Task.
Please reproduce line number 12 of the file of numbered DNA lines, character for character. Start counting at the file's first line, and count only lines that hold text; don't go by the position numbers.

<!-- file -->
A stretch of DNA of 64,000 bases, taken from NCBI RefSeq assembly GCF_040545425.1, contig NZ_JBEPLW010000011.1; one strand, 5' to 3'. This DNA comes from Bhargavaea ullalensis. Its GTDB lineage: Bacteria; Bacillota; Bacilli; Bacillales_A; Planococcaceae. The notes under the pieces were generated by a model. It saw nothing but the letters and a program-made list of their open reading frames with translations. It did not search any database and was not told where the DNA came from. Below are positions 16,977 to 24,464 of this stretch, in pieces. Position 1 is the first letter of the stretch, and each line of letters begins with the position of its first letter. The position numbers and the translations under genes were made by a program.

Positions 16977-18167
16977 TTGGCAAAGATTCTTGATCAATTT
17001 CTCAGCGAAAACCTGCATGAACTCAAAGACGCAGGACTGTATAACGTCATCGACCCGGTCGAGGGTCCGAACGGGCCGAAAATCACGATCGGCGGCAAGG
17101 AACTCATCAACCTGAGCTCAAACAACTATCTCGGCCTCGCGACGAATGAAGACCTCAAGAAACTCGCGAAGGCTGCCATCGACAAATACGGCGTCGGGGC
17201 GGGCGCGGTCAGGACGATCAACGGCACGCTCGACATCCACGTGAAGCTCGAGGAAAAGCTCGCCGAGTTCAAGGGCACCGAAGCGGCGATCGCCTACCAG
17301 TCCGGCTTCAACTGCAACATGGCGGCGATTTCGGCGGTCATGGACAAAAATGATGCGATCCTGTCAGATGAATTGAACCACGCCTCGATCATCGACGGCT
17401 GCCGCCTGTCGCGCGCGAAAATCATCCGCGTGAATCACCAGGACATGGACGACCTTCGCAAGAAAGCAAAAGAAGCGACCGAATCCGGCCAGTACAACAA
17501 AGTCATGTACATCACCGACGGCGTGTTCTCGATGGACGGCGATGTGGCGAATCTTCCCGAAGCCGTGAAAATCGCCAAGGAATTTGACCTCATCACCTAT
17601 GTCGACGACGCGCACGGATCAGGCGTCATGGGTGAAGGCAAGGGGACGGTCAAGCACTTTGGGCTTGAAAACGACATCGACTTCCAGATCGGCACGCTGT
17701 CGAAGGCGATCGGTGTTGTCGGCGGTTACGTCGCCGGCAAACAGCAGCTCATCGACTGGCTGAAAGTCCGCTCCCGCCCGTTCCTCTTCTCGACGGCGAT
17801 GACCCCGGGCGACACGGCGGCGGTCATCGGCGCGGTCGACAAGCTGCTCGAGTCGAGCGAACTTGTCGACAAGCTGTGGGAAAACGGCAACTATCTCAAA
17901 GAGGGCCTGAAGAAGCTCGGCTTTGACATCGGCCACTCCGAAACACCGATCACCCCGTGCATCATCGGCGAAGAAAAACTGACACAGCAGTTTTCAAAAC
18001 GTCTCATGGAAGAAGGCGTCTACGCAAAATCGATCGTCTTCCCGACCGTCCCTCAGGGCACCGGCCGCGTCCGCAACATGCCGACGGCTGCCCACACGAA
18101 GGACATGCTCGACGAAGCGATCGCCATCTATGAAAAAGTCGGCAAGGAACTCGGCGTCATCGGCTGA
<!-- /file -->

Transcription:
17801 GACCCCGGGCGACACGGCGGCGGTCATCGGCGCGGTCGACAAGCTGCTCGAGTCGAGCGAACTTGTCGACAAGCTGTGGGAAAACGGCAACTATCTCAAA